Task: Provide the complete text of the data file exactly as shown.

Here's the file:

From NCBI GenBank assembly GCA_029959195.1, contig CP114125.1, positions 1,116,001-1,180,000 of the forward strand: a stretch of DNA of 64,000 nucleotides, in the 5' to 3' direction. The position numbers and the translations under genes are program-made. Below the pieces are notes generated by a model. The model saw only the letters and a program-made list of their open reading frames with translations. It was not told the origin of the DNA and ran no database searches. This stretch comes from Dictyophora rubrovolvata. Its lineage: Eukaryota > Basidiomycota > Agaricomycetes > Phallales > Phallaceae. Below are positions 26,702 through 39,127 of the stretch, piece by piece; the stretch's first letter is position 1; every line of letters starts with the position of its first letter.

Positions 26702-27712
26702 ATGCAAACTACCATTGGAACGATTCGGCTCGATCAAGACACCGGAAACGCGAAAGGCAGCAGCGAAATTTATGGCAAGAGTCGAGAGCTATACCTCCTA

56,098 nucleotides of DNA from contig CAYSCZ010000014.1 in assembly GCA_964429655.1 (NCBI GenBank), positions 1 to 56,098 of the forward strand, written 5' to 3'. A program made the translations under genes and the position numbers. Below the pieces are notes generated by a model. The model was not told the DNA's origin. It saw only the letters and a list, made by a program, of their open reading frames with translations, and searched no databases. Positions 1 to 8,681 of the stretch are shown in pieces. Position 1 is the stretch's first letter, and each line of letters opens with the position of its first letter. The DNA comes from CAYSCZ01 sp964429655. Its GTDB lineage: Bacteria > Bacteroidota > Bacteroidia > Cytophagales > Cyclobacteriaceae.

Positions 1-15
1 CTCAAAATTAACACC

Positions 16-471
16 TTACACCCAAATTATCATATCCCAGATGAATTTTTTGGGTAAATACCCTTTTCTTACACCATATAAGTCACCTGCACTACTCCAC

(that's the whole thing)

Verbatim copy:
From NCBI GenBank assembly GCA_029959195.1, contig CP114125.1, positions 1,116,001-1,180,000 of the forward strand: a stretch of DNA of 64,000 nucleotides, in the 5' to 3' direction. The position numbers and the translations under genes are program-made. Below the pieces are notes generated by a model. The model saw only the letters and a program-made list of their open reading frames with translations. It was not told the origin of the DNA and ran no database searches. This stretch comes from Dictyophora rubrovolvata. Its lineage: Eukaryota > Basidiomycota > Agaricomycetes > Phallales > Phallaceae. Below are positions 26,702 through 39,127 of the stretch, piece by piece; the stretch's first letter is position 1; every line of letters starts with the position of its first letter.

Positions 26702-27712
26702 ATGCAAACTACCATTGGAACGATTCGGCTCGATCAAGACACCGGAAACGCGAAAGGCAGCAGCGAAATTTATGGCAAGAGTCGAGAGCTATACCTCCTA

56,098 nucleotides of DNA from contig CAYSCZ010000014.1 in assembly GCA_964429655.1 (NCBI GenBank), positions 1 to 56,098 of the forward strand, written 5' to 3'. A program made the translations under genes and the position numbers. Below the pieces are notes generated by a model. The model was not told the DNA's origin. It saw only the letters and a list, made by a program, of their open reading frames with translations, and searched no databases. Positions 1 to 8,681 of the stretch are shown in pieces. Position 1 is the stretch's first letter, and each line of letters opens with the position of its first letter. The DNA comes from CAYSCZ01 sp964429655. Its GTDB lineage: Bacteria > Bacteroidota > Bacteroidia > Cytophagales > Cyclobacteriaceae.

Positions 1-15
1 CTCAAAATTAACACC

Positions 16-471
16 TTACACCCAAATTATCATATCCCAGATGAATTTTTTGGGTAAATACCCTTTTCTTACACCATATAAGTCACCTGCACTACTCCAC